Name: Emily Bokar
Title: Innovation Strategist
City: Anchorage, Alaska
When Emily Bokar worked on the digital team of Barack Obama’s 2008 presidential campaign, she and her colleagues talked a lot about “ladders of engagement.” In other words, trying to convince casual supporters who’d signed up to receive email updates to get more involved—from buying a bumper sticker to making a donation to volunteering for the campaign.
Today, as an innovation strategist with the Anchorage innovation team, Bokar thinks along the same lines. Only now, her thoughts are about how to ladder-up residents to engage with government services available to them. “It’s being done in politics a lot right now, but I’m interested in bringing that to government,” Bokar said. “How do you take something that’s scary and hard to apply for, like food stamps, and use technology to reach the right people and bring them through the process?”
A good example is Bokar’s work on an i-team project that aims to get people age-65 and older registered for a local property-tax exemption. Her colleagues identified 1,200 seniors who were eligible for the tax breaks but weren’t getting it. Bokar sent each of them letters that used behavioral insights to nudge them to sign up. For example, the letter noted that 94 percent of eligible residents take advantage of the tax exemption—a little bit of “everybody’s doing it” peer pressure. Each letter also came with the resident’s Parcel ID already filled out, eliminating the need for people to dig around for that information.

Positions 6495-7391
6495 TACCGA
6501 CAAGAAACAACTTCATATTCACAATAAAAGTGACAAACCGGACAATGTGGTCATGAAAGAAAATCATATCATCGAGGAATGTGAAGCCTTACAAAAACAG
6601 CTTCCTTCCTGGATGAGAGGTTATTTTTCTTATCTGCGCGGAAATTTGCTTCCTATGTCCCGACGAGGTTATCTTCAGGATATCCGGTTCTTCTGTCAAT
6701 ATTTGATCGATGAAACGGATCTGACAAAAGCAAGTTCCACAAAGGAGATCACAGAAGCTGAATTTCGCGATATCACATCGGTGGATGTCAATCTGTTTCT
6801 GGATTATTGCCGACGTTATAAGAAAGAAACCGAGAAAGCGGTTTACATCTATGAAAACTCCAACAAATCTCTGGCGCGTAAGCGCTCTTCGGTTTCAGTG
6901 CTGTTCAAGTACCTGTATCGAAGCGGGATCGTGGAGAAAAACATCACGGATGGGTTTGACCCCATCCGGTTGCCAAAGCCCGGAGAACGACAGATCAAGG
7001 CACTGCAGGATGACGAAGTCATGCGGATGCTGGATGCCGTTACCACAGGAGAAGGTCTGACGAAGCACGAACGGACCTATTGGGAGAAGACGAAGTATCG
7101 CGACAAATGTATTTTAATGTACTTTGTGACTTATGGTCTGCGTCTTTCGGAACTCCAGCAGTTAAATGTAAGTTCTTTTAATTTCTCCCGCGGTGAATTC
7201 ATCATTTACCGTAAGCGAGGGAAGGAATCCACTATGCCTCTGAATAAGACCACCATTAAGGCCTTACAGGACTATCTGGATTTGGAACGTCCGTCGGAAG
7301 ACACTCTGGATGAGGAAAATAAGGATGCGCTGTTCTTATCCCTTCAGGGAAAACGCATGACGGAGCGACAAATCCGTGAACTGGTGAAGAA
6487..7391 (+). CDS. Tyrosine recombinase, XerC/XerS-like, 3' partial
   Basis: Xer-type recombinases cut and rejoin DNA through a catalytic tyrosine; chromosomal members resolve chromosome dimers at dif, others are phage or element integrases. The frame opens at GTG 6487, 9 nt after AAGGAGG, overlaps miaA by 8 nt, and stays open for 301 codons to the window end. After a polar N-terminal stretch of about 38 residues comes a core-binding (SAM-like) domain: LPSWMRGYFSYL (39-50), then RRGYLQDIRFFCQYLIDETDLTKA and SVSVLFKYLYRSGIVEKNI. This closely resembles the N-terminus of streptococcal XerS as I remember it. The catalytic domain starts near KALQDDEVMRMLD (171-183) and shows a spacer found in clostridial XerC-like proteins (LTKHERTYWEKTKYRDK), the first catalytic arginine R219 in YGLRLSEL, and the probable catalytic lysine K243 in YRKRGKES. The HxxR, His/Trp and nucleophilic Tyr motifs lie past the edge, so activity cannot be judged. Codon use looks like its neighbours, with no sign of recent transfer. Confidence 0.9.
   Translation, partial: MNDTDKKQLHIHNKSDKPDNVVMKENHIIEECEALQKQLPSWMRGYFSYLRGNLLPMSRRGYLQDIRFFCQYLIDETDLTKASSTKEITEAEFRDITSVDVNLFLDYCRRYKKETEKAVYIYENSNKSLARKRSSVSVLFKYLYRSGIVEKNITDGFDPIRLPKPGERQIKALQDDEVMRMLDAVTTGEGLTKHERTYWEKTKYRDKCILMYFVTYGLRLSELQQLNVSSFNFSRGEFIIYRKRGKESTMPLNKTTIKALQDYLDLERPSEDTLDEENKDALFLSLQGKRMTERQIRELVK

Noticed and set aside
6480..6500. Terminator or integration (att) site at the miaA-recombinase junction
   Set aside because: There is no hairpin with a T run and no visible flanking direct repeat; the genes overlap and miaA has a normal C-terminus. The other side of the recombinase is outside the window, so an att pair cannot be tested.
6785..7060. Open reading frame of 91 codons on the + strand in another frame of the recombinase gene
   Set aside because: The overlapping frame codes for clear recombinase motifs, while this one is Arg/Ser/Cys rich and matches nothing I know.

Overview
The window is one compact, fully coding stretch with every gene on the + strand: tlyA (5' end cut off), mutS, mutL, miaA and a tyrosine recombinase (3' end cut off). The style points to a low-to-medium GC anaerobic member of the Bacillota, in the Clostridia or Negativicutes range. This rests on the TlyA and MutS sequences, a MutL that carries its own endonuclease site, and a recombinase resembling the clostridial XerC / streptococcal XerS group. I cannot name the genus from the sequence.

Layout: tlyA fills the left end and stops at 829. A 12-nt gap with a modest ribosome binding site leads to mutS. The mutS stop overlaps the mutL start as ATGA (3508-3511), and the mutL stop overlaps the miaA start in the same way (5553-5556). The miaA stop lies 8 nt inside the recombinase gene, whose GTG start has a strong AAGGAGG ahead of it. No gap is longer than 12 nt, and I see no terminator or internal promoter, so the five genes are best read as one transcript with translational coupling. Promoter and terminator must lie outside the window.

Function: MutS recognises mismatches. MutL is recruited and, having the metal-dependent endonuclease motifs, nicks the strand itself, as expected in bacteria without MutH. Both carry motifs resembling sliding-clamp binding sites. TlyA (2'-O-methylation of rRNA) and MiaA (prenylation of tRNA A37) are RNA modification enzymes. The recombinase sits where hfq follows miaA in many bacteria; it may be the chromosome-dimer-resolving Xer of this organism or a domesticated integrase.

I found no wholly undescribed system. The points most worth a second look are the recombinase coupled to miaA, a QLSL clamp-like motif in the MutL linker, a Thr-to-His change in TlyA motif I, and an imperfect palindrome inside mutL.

The letters have been a hit. Last year, they resulted in 945 seniors signing up for tax exemptions worth an average of $2,400 each. (There's no budget hit to the city, although the change does slightly increase the mill rate all property owners pay.) Another round of letters went out a few weeks ago, and more than a third of the seniors contacted have already turned around their applications.
The letters to seniors, Bokar said, flip the usual burdens of bureaucracy upside down. “Instead of demanding that people come to us and wait in long lines, we’re actually going to them,” she said. “Some people couldn’t believe it was a government letter. It was almost too nice.”
Pro tip: "In government, we build a lot of communication tools that are one-way. We need to build feedback loops into the work we do to open two-way channels of communication with the public."